Many people are concerned about the high cholesterol that can occur on a keto diet. Should you be worried too?
It depends. For some people, keto improves this risk factor for heart disease. For others, however, it doesn’t. It’s a tricky issue. Cholesterol levels depend not only on diet, but also on genetics and body composition.
Today you’ll learn why cholesterol is important and the scoop on keto and cholesterol. Let’s dig a little deeper.
What is Cholesterol?
Cholesterol is a sterol (an organic molecule) that is used to construct cell membranes and helps synthesize hormones. It is vital to the life of animals.
When people talk about their “cholesterol,” they’re usually talking about the cholesterol in lipoproteins – the tiny transport vessels that travel through your cells in your bloodstream.
There are several types of lipoproteins, but the two most common (related to cholesterol testing) are low-density lipoproteins (LDL) and high-density lipoproteins (HDL).
LDL is called “bad cholesterol” because higher LDL cholesterol levels are associated with a higher risk of heart disease. But to say that LDL is “bad” is an oversimplification. LDL particles perform the essential function of delivering cholesterol, triglycerides and other nutrients to cells. Without them, we could not survive.
HDL is called “good cholesterol” because higher levels are associated with a lower risk of heart disease. Why? Theoretically, higher cholesterol concentrations within HDL particles indicate that more cholesterol is being “cleaned out” of the arteries. Unfortunately, attempts to lower the risk of heart disease by raising HDL levels with drugs have failed.
It’s time to stop referring to HDL and LDL as “good” and “bad” cholesterol. Neither of these labels stand up to scientific scrutiny.
How does keto diet affect your cholesterol?
For most people, there are no adverse effects on lipid levels when consuming a ketogenic diet. Typical findings are stable LDL cholesterol levels, decreased triglycerides (good), and increased HDL cholesterol (also good). Some people may even see a decrease in their LDL.
In some people, a ketosis or low-carb diet will result in an increase in both LDL and HDL cholesterol levels. Or, only HDL cholesterol increases, leading to an improved LDL/HDL ratio.
A meta-analysis of randomized trials reported that people who ate a low-carbohydrate diet experienced, on average, a reduction in total LDL and small LDL particles, as well as an increase in peak LDL size.
However, an estimated 5 to 25% of people – regardless of weight loss – had a significant increase in LDL cholesterol under the influence of a very low-carbohydrate diet, sometimes by 200% or more.
How To Maintain Healthy Cholesterol On Keto
Has your cholesterol increased on the keto diet? Are you concerned that you may need to give up this diet and its potential benefits?
Here are four ways to lower your total cholesterol and LDL cholesterol levels while maintaining a keto or low-carb lifestyle.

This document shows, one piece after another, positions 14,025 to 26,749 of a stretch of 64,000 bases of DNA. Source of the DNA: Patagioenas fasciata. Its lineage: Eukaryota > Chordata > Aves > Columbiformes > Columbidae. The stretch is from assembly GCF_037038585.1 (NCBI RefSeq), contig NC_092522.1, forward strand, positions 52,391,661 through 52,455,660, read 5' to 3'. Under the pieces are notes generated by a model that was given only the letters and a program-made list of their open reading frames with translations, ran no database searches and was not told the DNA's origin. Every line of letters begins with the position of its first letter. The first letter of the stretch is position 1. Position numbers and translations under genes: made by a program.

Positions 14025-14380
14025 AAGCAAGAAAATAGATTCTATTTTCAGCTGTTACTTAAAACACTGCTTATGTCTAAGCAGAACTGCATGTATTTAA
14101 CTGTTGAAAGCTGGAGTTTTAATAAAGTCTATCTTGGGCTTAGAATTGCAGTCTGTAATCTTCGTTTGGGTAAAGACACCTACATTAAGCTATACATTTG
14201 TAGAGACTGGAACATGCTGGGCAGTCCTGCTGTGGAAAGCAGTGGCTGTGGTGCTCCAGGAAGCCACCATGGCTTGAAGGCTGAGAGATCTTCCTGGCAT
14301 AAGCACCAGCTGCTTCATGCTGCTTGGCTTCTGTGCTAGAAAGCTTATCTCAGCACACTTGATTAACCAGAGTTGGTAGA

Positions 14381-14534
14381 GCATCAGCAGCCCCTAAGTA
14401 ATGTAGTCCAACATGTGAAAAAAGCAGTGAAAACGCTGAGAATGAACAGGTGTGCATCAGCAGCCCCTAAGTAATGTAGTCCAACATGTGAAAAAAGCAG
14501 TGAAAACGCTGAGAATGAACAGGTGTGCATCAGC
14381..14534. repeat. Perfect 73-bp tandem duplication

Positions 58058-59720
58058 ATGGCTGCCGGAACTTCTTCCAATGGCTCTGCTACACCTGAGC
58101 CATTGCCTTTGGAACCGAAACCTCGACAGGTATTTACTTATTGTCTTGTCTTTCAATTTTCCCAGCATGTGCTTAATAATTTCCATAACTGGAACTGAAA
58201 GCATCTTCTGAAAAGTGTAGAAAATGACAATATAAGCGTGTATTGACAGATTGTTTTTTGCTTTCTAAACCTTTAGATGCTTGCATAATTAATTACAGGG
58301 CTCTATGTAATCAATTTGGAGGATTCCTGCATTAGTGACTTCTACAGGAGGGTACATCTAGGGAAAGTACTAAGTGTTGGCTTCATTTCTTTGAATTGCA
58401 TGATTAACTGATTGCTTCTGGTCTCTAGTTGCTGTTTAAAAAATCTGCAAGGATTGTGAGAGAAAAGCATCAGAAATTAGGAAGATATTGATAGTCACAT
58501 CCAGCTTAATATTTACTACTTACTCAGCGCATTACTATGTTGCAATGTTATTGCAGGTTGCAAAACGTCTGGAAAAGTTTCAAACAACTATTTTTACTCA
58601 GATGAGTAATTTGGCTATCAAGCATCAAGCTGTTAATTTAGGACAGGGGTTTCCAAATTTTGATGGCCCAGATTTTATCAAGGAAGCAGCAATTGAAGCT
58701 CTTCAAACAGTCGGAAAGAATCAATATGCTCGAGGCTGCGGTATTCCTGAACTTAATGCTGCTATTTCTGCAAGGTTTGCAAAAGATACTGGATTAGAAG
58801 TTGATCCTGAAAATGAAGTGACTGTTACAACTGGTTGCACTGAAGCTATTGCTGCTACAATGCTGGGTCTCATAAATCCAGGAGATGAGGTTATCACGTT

Eat only when hungry
Eat only when you are hungry and consider adding intermittent fasting. This may lower cholesterol levels. While most of the research on intermittent fasting and lowering LDL comes from low-quality observational studies during Ramadan, a recent pilot study on time-restricted eating showed a significant reduction in LDL.
Although we need more data, this is still a promising intervention.
Replace saturated with monounsaturated fat
Keto is a high-fat diet. Because of this, eating Keto requires eating more butter, animal fat, coconut oil and other sources of saturated fat than most people.
It is well known that consuming more saturated fats raises cholesterol levels. This is why keto and high cholesterol often coexist.
One way to alleviate high cholesterol in ketosis? Replace saturated fats with monounsaturated fats.
The best sources of monounsaturated fats are olives, avocados and nuts (macadamia nuts are particularly high in them). Instead of eating fatty ribs, eat chicken and spinach salads drenched in olive oil. Instead of cooking with butter, cook with avocado oil.
Increase fiber intake
Fiber binds to cholesterol in the intestines, carrying it out through the stool and reducing your circulating cholesterol pool. Because of this, eating fiber-rich, low-carb vegetables like kale, spinach and broccoli is a great way to maintain healthy cholesterol levels without kicking yourself out of ketosis.
Have more carbs
When you restrict carbohydrates, it keeps blood sugar and insulin levels low. This signals your body to burn fat and make ketone bodies.
But there are other effects of low insulin. Unfortunately, one of them is to slow down your liver’s clearance of LDL particles. This can lead to higher LDL levels.
By stimulating insulin release, eating carbohydrates can help you clear LDL faster. you can pulse your carbohydrates regularly (cyclical ketogenic diet) or simply increase your daily carbohydrates until your cholesterol improves.
It is important to work with a registered healthcare professional to monitor your cholesterol levels as you adjust your lifestyle habits. Because everyone is different, that’s how you’ll know what’s working.